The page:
The Brussels regional government launches a debate on the ban on ritual slaughter
The Brussels regional government has launched a debate on the ban on ritual slaughter without stunning, a subject of division within the coalition.
Brussels Animal Welfare Minister Bernard Clerfayt has decided to put the ban on the government’s table following a recent decision by the Belgian Constitutional Court upholding a decision by the European Court of Justice that states EU members can ban slaughter, including kosher ritual slaughter. , without pre-stunning.
Two other regions of Belgium, Flanders and Wallonia, already prohibit ritual slaughter without stunning, a ban which had been contested by Jewish groups.
The EU court had ruled that laws requiring the stunning of animals “strike a balance between the importance attached to animal welfare and the freedom of believing Jews and Muslims to manifest their religion”.
The case was brought before the highest court of the European Union in Luxembourg following a 2017 law in the Flemish region of Belgium banning the slaughter of animals without stunning. The ban on Jewish and Muslim massacres has been in effect since January 1, 2019.
The slaughter of animals without prior stunning is already banned in several EU countries, such as Sweden, Denmark, Finland, Estonia and Switzerland. Others, like the Netherlands and Poland, had also banned it before reversing their position. The other states have so far tolerated a religious exception.
For the Brussels minister, justice has done its job and it is therefore logical to discuss it even if it was not part of the coalition government agreement. “We can discuss the modalities and deadlines, but it seems logical to me that the same rules be applied in Brussels as in Wallonia and Flanders and that they have been validated by all the judicial authorities”, he declared;
He agrees with the Constitutional Court’s ruling that the practice of ritual slaughter with stunning does not interfere with freedom of worship or at least not sufficiently in relation to animal suffering.
But the problem divides the Brussels coalition government, with the Socialists and the Greens being cautious due to the presence of a large Muslim community in Brussels. The issue will now be presented to the regional parliament for a vote in the coming weeks.
The ban on religious massacres was one of the topics discussed this week at a meeting of Jewish leaders in Brussels organized by the European Jewish Association (EJA).
“Belgium and various European countries must review their position on this issue,” urged JoÃ«l Mergui, president of the Jewish Consistory of France. âIf we want there to be Jewish enlightenment in Europe in 10 or 20 years, we must not only ensure our safety, but also allow ourselves to live our traditions. Respecting Shabbat, eating kosher, family life, worship in a synagogue: these traditions do not threaten public order. You cannot say: “We want Judaism in Europe, but forget your traditions”. We want to continue to make our contribution to the development of Europe, but we must be able to continue to worship in peace. ”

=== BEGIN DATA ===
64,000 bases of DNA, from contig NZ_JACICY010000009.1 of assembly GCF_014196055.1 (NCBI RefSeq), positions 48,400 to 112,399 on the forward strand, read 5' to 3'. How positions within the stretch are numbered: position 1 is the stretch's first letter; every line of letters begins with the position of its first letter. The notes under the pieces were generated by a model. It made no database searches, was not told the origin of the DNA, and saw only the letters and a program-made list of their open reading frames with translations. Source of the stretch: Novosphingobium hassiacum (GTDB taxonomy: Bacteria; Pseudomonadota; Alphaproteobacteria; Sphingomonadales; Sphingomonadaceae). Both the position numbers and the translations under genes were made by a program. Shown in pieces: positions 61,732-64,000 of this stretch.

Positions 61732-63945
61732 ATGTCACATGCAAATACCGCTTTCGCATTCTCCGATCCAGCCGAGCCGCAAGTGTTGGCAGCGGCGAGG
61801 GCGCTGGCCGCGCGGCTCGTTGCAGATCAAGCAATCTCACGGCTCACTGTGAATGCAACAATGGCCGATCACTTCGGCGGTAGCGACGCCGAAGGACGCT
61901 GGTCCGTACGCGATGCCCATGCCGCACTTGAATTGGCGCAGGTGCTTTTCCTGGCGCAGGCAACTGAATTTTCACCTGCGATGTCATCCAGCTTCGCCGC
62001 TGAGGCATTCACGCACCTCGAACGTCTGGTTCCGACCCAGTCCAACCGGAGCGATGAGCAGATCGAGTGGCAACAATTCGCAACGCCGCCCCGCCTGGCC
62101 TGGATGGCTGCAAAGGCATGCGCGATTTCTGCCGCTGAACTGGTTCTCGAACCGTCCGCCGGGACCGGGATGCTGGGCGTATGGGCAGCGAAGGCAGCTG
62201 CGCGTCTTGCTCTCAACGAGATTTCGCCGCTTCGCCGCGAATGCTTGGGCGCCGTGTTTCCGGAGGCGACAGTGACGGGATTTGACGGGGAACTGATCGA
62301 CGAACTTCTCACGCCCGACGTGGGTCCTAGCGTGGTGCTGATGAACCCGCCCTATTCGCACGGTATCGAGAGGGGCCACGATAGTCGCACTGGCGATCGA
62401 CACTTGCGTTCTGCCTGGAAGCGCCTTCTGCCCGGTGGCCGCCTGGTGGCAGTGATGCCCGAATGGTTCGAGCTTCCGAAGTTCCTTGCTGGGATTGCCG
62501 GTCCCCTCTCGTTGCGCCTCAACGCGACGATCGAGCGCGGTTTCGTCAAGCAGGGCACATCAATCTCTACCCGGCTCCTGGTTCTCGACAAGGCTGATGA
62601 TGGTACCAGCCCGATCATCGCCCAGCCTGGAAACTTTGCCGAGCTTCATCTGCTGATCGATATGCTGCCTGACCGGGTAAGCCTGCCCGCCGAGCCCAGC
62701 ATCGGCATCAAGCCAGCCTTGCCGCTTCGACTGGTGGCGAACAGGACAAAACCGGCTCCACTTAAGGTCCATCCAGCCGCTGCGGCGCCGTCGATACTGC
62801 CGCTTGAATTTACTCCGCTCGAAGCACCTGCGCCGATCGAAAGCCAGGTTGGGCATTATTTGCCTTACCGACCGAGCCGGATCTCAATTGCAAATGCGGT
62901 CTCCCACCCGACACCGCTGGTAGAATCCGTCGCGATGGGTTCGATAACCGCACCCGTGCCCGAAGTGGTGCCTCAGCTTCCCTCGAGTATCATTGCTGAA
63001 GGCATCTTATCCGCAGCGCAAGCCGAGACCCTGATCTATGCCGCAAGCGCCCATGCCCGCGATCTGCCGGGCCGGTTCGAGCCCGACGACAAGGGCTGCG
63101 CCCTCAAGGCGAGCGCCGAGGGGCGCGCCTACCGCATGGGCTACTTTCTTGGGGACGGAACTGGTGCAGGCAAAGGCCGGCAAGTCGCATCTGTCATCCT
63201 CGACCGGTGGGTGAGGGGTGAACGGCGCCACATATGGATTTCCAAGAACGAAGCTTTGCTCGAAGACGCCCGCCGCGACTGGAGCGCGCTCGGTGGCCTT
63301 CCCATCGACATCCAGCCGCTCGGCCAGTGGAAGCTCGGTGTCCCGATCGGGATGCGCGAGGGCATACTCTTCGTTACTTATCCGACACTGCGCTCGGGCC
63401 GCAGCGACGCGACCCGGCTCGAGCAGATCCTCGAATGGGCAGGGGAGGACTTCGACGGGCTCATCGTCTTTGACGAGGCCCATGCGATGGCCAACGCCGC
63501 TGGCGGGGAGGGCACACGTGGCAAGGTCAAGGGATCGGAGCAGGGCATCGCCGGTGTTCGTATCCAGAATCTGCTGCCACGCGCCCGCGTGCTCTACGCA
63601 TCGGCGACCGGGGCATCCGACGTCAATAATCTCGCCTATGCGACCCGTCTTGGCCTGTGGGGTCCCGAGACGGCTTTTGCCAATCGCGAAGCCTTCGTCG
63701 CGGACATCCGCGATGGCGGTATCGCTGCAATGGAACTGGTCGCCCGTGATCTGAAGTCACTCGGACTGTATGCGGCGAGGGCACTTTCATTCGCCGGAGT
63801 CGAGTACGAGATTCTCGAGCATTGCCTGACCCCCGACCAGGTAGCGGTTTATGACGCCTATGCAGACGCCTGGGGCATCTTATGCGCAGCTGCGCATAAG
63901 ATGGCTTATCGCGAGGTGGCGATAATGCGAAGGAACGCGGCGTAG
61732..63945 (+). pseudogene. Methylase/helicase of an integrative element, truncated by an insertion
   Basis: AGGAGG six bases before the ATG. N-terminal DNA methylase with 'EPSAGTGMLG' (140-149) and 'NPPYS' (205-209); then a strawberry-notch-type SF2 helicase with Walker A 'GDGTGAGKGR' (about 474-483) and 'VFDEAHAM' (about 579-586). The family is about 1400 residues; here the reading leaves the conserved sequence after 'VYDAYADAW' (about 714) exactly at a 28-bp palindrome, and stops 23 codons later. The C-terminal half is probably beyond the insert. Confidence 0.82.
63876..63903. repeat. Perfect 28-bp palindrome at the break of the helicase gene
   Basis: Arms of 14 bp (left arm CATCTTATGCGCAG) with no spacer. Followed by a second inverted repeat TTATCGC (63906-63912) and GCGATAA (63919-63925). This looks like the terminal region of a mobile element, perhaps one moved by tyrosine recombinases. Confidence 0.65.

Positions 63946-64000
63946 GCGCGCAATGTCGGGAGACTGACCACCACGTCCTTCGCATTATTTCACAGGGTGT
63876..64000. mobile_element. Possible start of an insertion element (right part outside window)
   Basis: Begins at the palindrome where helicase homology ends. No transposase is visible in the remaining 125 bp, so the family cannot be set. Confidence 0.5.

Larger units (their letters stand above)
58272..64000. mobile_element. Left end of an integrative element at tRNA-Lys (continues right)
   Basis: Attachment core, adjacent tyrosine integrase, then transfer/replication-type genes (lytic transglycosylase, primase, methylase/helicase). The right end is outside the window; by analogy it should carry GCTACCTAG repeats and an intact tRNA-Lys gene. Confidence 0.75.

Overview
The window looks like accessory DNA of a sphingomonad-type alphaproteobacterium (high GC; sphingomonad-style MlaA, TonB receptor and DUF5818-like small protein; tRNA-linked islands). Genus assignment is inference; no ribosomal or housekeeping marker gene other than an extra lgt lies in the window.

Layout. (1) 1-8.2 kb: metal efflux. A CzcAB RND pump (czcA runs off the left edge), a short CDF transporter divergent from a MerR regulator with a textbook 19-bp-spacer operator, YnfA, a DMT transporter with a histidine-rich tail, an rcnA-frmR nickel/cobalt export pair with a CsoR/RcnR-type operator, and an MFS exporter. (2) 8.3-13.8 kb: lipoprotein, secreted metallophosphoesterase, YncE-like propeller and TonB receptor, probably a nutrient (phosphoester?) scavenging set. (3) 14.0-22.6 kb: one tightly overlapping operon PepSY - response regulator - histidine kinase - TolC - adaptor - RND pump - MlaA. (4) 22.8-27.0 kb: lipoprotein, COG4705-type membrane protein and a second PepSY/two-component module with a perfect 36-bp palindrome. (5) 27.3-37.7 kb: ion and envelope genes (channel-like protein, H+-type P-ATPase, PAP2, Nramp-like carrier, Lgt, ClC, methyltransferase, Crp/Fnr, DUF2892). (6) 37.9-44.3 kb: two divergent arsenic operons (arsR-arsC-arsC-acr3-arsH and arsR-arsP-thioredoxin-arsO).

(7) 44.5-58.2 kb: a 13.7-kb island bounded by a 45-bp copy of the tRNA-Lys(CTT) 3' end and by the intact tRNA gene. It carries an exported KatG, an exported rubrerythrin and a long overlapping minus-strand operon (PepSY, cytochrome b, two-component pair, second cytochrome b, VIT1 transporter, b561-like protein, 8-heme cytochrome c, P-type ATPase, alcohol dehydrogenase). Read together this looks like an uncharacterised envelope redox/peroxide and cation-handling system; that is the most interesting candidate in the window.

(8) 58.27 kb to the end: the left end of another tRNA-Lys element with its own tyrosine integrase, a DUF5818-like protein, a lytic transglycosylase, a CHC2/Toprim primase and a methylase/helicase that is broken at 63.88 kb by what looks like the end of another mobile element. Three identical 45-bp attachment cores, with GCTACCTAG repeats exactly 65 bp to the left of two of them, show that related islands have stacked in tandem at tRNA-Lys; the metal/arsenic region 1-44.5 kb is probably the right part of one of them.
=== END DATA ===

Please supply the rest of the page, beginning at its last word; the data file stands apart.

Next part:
âFreedom or religion for Jews is a barometer of general freedom, if Jews can fully experience their identity, so can everyone,â Mergui said. France’s Jewish community is the largest in Europe.
The president of the European Jewish Association, Rabbi Menachem Margolin, lamented that the European Commission’s strategy to combat anti-Semitism, announced last week, “ignores our calls to act against states that limit our ability to keep our tradition â, in reference to the milah (circumcision) and shechita, the kosher massacre.
âWe welcome any effort to do something positive in the fight against anti-Semitism, but it appears that the European Commission has chosen to focus on the easy tasks while avoiding a clash with Member States that do not. no efforts to fight it âMargolin said, adding thatâ the main problem is the religious freedom of Jews, which is restricted by some member states â.
The conference of Jewish leaders adopted a 10-point plan to rid the world of anti-Semitism. Among other things, he calls for âencouraging member states to make freedom of religion a pillar of the EU. A fundamental right. Stressing that safeguarding the rights of the Jewish people within the EU to practice religious customs, including kosher slaughter and circumcision, is just as important as the fight against anti-Semitism. Aso publicly condemning any member state that violates this fundamental right. ”
Under freedom of religion, which is protected by the European Union as a human right, EU law allows a religious exemption for slaughter without stunning provided it takes place in authorized slaughterhouses.
The Belgian Jewish community is considering bringing the Belgian ban on ritual slaughter to the European Court of Human Rights.